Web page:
The second part of the answer and the counterclaim rest upon the proposition that appellants might have sold their option rights but for the unlawful act of the respondents in taking possession of the premises before the expiration of the lease. It is claimed in this connection that although it was provided in the lease that the lessees should not assign it without the written consent of the lessors, the lease and option were severable and the option could be assigned without the lessors' consent. We do not so read the lease which, with the option, formed one document. The first part of the lease recited the obligations of the lessees, including the agreement that they would not assign it. Then followed the provisions relating to the option, the granting of which was conditioned on the faithful carrying out of the terms of the lease by the lessees and which was to run only during the term of the lease.

With reference to the option it was provided that should the conditions of the lease be performed and the option exercised by the lessees, the purchase price should be paid in installments and no deed should be given by the lessors until sixty per cent of the purchase price was paid. The option thus formed a part of the lease and was dependent on it. In view of the provisions for installment payments in case the option was exercised and that no deed should be given until sixty per cent of the purchase price had been paid, it cannot be said the lessors intended, as to the option, to deal with anyone whom the lessees might select. The option must be held to be a part of the lease and governed by the clause that no assignment should be made except with the written consent of the lessors.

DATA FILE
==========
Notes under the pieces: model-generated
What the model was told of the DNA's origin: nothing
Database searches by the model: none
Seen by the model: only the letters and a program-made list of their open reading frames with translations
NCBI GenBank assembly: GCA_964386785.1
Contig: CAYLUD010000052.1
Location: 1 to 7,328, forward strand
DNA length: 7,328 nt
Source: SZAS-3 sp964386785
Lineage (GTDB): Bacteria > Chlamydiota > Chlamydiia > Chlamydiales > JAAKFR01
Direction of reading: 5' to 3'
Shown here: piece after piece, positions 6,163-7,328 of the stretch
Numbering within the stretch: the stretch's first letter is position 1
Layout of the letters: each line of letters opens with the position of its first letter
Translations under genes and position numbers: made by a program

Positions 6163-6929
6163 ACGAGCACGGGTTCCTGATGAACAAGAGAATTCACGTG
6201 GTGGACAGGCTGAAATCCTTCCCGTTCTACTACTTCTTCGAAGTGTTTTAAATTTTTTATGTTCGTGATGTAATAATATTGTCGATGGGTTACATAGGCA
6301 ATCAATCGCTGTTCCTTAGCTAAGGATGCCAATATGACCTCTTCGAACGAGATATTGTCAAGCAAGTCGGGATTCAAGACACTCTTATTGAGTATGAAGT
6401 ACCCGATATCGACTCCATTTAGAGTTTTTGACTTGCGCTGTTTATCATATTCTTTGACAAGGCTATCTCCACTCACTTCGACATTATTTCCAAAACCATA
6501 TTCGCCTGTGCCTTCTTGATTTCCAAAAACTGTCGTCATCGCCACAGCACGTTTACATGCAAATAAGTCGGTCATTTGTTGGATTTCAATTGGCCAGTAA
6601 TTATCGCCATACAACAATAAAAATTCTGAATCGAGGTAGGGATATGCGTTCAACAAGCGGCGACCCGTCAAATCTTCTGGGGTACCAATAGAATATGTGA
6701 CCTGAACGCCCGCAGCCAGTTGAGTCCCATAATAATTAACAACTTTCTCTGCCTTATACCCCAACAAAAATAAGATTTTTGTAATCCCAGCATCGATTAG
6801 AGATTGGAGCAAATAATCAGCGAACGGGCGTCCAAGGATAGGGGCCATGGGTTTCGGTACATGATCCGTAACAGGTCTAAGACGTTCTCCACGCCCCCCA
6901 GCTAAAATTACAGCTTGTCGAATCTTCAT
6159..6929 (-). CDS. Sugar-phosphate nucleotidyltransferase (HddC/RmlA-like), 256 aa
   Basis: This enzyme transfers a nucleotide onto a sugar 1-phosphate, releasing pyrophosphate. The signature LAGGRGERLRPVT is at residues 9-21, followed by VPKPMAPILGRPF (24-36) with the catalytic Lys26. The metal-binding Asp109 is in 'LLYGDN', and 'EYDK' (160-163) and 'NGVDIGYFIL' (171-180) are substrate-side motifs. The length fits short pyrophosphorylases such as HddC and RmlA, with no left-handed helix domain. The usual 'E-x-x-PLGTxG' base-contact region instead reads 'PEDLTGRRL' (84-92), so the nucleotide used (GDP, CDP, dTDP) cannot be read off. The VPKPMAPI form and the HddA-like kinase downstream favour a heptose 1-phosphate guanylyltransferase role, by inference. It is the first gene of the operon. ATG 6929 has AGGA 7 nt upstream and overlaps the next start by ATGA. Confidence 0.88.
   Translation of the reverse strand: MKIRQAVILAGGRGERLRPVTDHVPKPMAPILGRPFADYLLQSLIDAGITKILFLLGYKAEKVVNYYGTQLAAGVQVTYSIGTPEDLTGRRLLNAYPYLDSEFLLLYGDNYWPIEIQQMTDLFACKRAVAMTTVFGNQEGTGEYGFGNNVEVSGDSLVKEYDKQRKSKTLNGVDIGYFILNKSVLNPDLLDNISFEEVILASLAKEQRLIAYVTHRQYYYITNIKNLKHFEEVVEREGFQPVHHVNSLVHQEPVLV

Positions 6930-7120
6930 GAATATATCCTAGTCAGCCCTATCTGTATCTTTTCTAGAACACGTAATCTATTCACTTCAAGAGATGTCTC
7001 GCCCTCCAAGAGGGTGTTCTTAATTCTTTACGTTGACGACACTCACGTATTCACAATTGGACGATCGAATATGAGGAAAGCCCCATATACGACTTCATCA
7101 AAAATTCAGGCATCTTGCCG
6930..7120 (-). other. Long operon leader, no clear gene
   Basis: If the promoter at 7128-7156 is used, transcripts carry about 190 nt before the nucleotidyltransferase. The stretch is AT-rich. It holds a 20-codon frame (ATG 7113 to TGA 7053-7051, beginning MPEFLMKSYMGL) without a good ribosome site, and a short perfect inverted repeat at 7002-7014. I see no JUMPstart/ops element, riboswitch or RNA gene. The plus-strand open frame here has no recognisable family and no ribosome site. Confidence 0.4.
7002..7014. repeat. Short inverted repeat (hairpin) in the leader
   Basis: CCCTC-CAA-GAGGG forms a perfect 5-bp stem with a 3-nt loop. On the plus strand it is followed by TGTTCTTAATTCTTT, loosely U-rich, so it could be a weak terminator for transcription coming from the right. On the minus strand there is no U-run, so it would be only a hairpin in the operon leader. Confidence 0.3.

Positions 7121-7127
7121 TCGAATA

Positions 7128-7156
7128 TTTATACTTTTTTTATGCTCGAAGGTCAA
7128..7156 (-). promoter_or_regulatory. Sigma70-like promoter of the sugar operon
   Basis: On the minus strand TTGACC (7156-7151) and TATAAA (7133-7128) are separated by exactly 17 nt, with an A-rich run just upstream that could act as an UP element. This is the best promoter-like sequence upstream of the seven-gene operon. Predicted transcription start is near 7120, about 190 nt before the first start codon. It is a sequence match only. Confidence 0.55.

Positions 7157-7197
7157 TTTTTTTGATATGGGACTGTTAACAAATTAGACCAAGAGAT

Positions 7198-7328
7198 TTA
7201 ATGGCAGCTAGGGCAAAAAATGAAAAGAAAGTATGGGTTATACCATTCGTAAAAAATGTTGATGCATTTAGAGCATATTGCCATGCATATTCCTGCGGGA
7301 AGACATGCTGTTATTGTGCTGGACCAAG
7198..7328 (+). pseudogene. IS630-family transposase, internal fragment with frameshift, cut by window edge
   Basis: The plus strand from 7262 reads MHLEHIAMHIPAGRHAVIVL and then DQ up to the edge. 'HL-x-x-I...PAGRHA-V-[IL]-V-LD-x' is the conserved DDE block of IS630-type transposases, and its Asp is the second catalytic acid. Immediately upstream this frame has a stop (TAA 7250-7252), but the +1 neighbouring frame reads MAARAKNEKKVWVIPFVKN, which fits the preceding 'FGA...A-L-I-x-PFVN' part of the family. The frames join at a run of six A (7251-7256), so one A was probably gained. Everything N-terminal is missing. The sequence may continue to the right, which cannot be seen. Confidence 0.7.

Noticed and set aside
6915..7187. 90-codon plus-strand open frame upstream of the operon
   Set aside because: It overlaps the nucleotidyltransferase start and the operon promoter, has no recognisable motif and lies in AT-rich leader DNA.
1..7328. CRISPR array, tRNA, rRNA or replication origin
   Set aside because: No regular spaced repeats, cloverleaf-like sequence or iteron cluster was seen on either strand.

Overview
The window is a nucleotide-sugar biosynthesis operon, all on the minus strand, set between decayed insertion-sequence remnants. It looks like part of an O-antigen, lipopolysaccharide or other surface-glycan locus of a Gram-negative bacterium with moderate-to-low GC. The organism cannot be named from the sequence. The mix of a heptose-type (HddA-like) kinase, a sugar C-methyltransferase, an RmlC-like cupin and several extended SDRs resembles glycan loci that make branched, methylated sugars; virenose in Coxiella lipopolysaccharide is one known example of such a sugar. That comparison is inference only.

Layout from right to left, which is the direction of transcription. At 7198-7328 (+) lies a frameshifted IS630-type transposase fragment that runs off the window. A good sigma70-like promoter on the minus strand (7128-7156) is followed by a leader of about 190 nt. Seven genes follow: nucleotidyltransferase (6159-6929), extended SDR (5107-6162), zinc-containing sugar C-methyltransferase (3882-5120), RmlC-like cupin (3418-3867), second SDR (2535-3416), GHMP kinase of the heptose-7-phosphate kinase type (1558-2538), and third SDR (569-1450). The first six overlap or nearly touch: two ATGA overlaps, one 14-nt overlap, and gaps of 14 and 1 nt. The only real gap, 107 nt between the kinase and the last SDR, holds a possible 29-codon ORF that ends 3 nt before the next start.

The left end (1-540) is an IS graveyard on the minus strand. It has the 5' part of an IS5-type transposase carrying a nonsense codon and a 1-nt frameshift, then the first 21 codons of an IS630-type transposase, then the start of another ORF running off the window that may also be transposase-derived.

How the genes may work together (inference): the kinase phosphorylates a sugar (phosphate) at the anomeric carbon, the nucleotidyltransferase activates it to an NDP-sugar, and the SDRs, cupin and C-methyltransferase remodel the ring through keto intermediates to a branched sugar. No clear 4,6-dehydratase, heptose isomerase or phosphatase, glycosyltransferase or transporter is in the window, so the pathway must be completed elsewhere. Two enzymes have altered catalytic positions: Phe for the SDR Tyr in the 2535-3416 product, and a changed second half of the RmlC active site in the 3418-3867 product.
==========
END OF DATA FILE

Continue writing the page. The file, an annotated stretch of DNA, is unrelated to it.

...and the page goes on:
It was not alleged that the lessors agreed to the transfer of the option rights to any of the purchasers which the appellants alleged they had procured. In the absence of such assent they could not sell the right to purchase the property. Therefore their claim for damages based solely on the fact that the lessors had prevented them from selling the property at a profit is without merit and presents no issue. It follows there was no error in the court's striking out the answer and counterclaim on the ground they were irrelevant.

Appellants further contend that inasmuch as the lease provided for a notice to be given by the lessors in the event of a breach of the lease by the lessees and for the giving of a deed by the lessees in case they did not exercise their option of purchase, the lessees were entitled to a notice and demand for the deed before the lessors became entitled to bring this action. There is no allegation in the complaint that any such notice was given or demand made and it is insisted by appellants that because of this fact it affirmatively appears respondents are entitled to no relief in this suit and that the complaint fails to state a cause of action. [6] Although it appears from the record that no such contention was made by appellants in the trial court, no demurrer having been filed, this point is one which may be raised at any time during the proceedings (Code Civ. Proc., sec. 434; Ryan v. Holliday, 110 Cal. 335 [ 42 P. 891]; Flood v. Templeton, 148 Cal. 374 [ 83 P. 148]).